Next week, Trinity Theatre welcomes Steamchicken – a troupe who play a funky fusion of ceilidh, jazz, blues and soul music. One of its musicians, Becky Eden-Green, who grew up in this area, tells the Times why these festival veterans are looking forward to coming to town…
STEAMCHICKEN was formed in 1993 by three friends who shared the common interest
of folk music, festivals and beer. When it started it was a three-piece ceilidh dance
band for a good few years, but gradually family members and their children started joining in. Most went off to university, where they recruited even more members,
one of whom was me!
That was five years ago, when my friend, Matt Crum, the only one of my group of Leeds University friends who actually made any money from gigging, revealed he often headed off around the country to play at folk festivals with his dad.
In our last year of university, a group of us went to Warwick Folk Festival and ended up jamming with this magical band called Steamchicken. I never really left after that.
When people ask how the band got their name, I always say I’ve never really been sure as it occurred long before my time. Rumour has it that they were in a pub and Bill, one of the founders, told a joke – but it’s probably best not to ask more.
I play clarinet, alto saxophone and sing occasional backing vocals in the band, and have
recently relinquished the position of occasional bass guitarist in favour of our full-time bass player, the fabulous Tim Yates.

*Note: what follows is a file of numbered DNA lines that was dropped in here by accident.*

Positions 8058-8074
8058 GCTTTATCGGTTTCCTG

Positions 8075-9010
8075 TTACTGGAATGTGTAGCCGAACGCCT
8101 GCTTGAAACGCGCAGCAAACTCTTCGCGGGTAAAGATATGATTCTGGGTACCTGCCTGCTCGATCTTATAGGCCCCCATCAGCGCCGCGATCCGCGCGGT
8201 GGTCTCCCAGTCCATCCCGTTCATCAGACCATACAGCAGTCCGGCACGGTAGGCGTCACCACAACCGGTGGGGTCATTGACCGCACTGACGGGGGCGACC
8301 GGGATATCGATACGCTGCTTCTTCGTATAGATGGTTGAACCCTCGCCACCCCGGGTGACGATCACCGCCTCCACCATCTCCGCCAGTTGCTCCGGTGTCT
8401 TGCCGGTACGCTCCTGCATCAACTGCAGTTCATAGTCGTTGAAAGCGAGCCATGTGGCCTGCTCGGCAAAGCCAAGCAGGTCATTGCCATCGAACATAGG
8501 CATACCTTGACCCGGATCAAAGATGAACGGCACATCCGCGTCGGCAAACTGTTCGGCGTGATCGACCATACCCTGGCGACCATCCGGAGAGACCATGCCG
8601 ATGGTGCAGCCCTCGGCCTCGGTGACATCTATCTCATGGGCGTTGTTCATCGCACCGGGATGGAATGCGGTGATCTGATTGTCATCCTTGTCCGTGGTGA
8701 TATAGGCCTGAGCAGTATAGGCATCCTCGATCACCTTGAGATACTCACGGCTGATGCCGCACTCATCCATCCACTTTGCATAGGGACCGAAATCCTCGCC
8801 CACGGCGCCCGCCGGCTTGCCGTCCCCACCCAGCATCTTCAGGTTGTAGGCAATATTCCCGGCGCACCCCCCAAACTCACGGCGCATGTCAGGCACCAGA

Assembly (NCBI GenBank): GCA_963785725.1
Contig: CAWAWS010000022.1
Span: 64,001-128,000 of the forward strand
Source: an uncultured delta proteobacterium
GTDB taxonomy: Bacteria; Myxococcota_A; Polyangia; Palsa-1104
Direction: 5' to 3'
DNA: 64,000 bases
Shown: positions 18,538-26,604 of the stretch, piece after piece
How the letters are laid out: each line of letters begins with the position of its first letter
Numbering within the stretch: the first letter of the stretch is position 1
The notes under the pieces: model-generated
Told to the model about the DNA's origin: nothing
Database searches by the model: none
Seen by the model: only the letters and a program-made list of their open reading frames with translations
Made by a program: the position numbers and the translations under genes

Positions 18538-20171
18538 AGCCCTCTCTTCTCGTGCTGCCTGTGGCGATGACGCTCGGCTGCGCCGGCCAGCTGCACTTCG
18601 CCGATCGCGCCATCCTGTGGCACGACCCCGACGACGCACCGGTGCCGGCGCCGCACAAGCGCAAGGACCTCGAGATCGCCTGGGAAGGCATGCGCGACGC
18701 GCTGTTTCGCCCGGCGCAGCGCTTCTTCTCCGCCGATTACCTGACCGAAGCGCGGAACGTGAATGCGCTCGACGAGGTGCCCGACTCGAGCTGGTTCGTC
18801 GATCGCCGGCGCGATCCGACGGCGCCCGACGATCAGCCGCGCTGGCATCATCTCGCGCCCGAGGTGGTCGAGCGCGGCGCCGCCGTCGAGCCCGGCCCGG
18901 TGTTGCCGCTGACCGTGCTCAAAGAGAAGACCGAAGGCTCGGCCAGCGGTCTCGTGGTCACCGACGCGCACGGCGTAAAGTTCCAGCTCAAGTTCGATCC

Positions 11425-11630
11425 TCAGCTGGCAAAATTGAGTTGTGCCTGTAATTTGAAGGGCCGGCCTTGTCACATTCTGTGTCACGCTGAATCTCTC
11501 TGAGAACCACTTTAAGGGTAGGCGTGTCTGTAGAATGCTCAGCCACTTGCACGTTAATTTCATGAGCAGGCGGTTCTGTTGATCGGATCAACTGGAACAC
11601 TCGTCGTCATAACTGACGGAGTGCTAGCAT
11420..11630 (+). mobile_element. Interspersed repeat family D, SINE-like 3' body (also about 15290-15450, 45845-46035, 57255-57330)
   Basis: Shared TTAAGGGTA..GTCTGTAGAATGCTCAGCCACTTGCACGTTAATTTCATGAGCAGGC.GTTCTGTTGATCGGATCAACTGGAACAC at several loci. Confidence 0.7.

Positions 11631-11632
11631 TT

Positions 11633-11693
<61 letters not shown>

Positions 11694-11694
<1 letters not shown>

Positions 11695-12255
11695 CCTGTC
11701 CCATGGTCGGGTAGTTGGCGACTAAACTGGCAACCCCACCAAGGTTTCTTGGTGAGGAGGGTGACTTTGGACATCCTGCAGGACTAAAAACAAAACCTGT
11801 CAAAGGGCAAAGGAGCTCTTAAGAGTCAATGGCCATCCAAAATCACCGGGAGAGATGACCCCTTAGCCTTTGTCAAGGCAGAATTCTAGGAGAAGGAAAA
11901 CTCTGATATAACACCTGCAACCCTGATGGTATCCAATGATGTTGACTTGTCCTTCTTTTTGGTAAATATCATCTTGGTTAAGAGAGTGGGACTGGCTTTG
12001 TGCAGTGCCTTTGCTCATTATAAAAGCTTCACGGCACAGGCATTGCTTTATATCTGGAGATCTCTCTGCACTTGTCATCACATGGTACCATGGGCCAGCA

Our singer, Amy Kakoura, is half Greek and Irish and has been mining both country’s traditional forms for song ideas. She trained in musical theatre and joined the band after I worked with her on a musical and the previous singer had moved away.
For the past five years I’ve been in the band we’ve played in some amazing places. One of the highlights was travelling to Spain to play on an outdoor stage at Costa del Folk in Benalmàdena – the weather was beautiful and we met loads of other awesome bands out there.
Another memorable time was at Sidmouth Folk Week, when the heavens opened and the crowd just kept dancing, completely ignoring the fact that they were soaked through.
Playing at Trinity next Thursday night will be a kind of homecoming for me as I grew up in Kent and was very involved in local youth music opportunities through the likes of Kent Music School and Big Brother’s Little Brother.
I also taught music at Hillview School for Girls in Tonbridge after I finished university. Young people are inspiring, and young musicians are even more brilliant. It was great being able to help them to discover how great music can be and watch them constantly surprise me.
The performing arts department at Hillview continues to go from strength to strength and it was great to be a part of it.
I have taken the school to do concerts at Trinity Theatre in the past, but this will be my first time playing with a band that I have not been teaching. It is a lovely venue and I’m excited to introduce the band to the joys of ‘Sunny Tunny’.
I am now settled in Sheffield, where I work as a musician in healthcare. I set up Brightside Music CIC with a fellow musician and we take interactive live music into hospital settings across Yorkshire. But I love being in Steamchicken as the band are one of the most agreeable groups of people in my life and I love getting to spend time with
them. Most people in my office think I’m a rock star when I go on tour, and there really isn’t a downside to doing that. If anything, having to maintain a normal life in between gigs is what can sometimes be a challenge!
See Steamchicken perform at Trinity Theatre on Thursday March 8 at 8pm. Tickets cost £18 and can be booked at www.trinitytheatre.net